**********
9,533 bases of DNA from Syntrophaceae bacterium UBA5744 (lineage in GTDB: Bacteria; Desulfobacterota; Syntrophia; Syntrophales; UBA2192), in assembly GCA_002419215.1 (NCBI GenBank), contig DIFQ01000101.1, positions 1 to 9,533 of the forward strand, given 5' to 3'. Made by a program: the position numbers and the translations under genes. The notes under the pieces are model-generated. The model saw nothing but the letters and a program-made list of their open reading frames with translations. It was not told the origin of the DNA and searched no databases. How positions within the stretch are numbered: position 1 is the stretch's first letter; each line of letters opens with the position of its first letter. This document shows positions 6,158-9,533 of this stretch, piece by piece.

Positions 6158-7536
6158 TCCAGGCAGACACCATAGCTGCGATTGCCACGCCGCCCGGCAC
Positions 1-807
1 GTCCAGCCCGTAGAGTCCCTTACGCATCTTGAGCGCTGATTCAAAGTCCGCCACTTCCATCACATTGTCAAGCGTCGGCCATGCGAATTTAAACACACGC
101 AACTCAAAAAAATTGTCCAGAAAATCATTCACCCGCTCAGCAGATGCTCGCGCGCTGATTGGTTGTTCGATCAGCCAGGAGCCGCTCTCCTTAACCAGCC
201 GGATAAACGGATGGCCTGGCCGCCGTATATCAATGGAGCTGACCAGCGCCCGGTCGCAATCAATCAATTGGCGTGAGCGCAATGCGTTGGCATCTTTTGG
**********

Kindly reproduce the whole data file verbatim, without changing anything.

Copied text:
9,533 bases of DNA from Syntrophaceae bacterium UBA5744 (lineage in GTDB: Bacteria; Desulfobacterota; Syntrophia; Syntrophales; UBA2192), in assembly GCA_002419215.1 (NCBI GenBank), contig DIFQ01000101.1, positions 1 to 9,533 of the forward strand, given 5' to 3'. Made by a program: the position numbers and the translations under genes. The notes under the pieces are model-generated. The model saw nothing but the letters and a program-made list of their open reading frames with translations. It was not told the origin of the DNA and searched no databases. How positions within the stretch are numbered: position 1 is the stretch's first letter; each line of letters opens with the position of its first letter. This document shows positions 6,158-9,533 of this stretch, piece by piece.

Positions 6158-7536
6158 TCCAGGCAGACACCATAGCTGCGATTGCCACGCCGCCCGGCAC
Positions 1-807
1 GTCCAGCCCGTAGAGTCCCTTACGCATCTTGAGCGCTGATTCAAAGTCCGCCACTTCCATCACATTGTCAAGCGTCGGCCATGCGAATTTAAACACACGC
101 AACTCAAAAAAATTGTCCAGAAAATCATTCACCCGCTCAGCAGATGCTCGCGCGCTGATTGGTTGTTCGATCAGCCAGGAGCCGCTCTCCTTAACCAGCC
201 GGATAAACGGATGGCCTGGCCGCCGTATATCAATGGAGCTGACCAGCGCCCGGTCGCAATCAATCAATTGGCGTGAGCGCAATGCGTTGGCATCTTTTGG